The present invention consists in a fastener applicator comprising a body, a prime mover on the body, a flywheel driven by the prime mover, an actuator rotatable with the flywheel, a fastener striker guided in the body for movement between an inoperative position and a fired position to which it is urged by the actuator's rotating with the flywheel and striking the striker, and releasable transmission means whereby the flywheel is caused to be disconnected from the drive of the prime mover when the actuator strikes the striker such that the kinetic energy at the flywheel is used to drive the striker to its fired position.
The disconnection of the flywheel from the prime mover when the actuator strikes the striker protects the prime mover from the impact. The prime mover is used solely to accelerate the flywheel to a rotational speed such as to provide the required kinetic energy for the actuator to drive the striker effectively from the inoperative position to the fired position. It does not provide drive during the driving of the striker by the actuator. Disconnection may be caused as the actuator makes contact with the striker or before there is the contact with the striker.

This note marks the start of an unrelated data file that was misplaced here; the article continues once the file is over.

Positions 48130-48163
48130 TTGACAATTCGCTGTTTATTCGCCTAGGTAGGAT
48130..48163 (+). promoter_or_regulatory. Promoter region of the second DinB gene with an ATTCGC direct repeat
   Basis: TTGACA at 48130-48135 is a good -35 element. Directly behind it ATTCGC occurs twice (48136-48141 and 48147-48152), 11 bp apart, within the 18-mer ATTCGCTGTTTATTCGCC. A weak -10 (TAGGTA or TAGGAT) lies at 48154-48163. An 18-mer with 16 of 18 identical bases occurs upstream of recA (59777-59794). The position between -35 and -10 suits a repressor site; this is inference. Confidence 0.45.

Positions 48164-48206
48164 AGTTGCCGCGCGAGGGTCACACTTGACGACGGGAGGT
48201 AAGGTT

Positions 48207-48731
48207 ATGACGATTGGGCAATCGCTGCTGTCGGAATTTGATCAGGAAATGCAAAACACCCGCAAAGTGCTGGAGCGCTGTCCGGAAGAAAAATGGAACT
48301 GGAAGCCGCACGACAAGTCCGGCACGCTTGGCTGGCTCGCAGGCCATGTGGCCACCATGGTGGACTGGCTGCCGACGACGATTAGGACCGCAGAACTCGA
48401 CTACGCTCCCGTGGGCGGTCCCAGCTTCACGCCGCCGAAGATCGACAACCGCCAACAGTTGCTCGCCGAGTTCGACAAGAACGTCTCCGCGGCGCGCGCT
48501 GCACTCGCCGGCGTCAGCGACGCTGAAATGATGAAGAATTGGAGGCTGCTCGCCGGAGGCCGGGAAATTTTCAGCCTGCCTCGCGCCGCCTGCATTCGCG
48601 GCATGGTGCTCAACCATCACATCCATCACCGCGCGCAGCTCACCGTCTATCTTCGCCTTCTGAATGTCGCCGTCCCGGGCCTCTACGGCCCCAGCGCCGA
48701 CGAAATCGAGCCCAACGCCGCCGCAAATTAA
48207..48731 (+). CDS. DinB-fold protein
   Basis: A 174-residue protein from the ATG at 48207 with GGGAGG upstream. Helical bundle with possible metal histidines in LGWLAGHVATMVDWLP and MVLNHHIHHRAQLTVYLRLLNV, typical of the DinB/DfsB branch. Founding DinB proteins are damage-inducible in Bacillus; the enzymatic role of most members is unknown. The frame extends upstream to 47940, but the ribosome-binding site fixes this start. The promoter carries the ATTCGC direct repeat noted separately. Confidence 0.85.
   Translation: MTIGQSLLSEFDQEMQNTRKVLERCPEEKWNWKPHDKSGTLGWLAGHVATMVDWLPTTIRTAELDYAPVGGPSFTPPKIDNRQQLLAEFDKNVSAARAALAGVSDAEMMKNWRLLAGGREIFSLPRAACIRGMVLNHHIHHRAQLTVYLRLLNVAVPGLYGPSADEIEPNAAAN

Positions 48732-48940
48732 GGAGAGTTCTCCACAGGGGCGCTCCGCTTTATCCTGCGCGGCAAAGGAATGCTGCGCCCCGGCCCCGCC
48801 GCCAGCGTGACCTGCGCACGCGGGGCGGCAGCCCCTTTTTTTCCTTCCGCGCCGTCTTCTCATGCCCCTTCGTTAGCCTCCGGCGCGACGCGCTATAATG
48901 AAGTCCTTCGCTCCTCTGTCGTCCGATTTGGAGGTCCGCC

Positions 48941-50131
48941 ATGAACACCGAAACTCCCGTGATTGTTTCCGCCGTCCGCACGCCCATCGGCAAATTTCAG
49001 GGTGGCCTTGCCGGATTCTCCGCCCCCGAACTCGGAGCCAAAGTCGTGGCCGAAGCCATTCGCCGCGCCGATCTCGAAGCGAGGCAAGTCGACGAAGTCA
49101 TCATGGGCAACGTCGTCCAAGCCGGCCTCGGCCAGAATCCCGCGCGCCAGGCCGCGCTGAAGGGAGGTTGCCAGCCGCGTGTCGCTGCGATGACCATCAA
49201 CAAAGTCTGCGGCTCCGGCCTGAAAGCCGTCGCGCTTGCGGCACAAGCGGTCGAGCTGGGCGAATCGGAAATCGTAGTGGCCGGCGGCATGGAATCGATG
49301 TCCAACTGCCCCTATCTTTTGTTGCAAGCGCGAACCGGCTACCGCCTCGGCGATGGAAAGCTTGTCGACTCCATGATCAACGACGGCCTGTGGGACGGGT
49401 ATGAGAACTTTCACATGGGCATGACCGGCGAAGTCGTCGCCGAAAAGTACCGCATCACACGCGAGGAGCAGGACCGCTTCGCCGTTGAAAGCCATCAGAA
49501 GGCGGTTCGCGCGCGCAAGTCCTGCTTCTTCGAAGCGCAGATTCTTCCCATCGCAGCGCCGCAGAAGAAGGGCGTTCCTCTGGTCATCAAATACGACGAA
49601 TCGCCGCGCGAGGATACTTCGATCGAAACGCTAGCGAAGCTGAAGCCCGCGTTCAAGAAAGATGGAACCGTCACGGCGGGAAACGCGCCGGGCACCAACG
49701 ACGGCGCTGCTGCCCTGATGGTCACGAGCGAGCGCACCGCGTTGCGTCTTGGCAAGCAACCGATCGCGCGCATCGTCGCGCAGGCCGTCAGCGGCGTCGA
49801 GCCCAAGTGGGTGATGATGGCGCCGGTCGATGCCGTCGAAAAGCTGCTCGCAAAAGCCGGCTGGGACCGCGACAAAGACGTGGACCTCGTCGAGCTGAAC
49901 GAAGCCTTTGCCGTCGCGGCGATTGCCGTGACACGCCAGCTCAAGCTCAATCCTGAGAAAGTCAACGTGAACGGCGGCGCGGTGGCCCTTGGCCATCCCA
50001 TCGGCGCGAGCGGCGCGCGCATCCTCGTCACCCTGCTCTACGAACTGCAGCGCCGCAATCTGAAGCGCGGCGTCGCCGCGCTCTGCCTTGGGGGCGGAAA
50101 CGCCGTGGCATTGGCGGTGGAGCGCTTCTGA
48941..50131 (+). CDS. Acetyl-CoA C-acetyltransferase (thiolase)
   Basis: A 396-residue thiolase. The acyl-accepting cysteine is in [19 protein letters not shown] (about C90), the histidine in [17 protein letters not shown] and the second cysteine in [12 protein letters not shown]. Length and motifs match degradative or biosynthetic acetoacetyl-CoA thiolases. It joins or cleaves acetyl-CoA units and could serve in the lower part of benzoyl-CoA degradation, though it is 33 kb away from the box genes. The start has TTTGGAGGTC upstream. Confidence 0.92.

It may be arranged that the prime mover is made inoperative when once the flywheel has been accelerated to a pre-determined rotational speed which will provide the required kinetic energy at the flywheel for the actuator to drive the striker, thereby saving unnecessary use of energy to power the prime mover.
Conveniently the prime mover is electrically powered but other power, such as pneumatic or hydraulic power, might be utilised. One or more batteries, ideally of the re-chargeable type, may provide the electrical power. Arranging for the prime mover to be made inoperative when the flywheel has been accelerated to a required speed prolongs the active life of a battery or batteries used to power the prime mover.
The drive from the prime mover may be releasably transmitted to the flywheel through a clutch or other suitable coupling arrangement which allows temporary disconnection of the flywheel from the drive, when the actuator impacts with the striker.
The actuator may be a fixed projection on the flywheel which engages with the striker as the flywheel rotates. In another form the actuator may comprise a movable element on the flywheel which as the flywheel rotates is caused to move relative to the flywheel under centrifugal force to engage with the striker. Such an element may be arranged to move linearly relative to the rotational axis of the flywheel or it may move angularly, in the manner of a flail, relative to the flywheel. When the element has moved to an operative position for engagement with the striker it may be caused to be locked in that position against movement relative to the flywheel while it strikes the striker.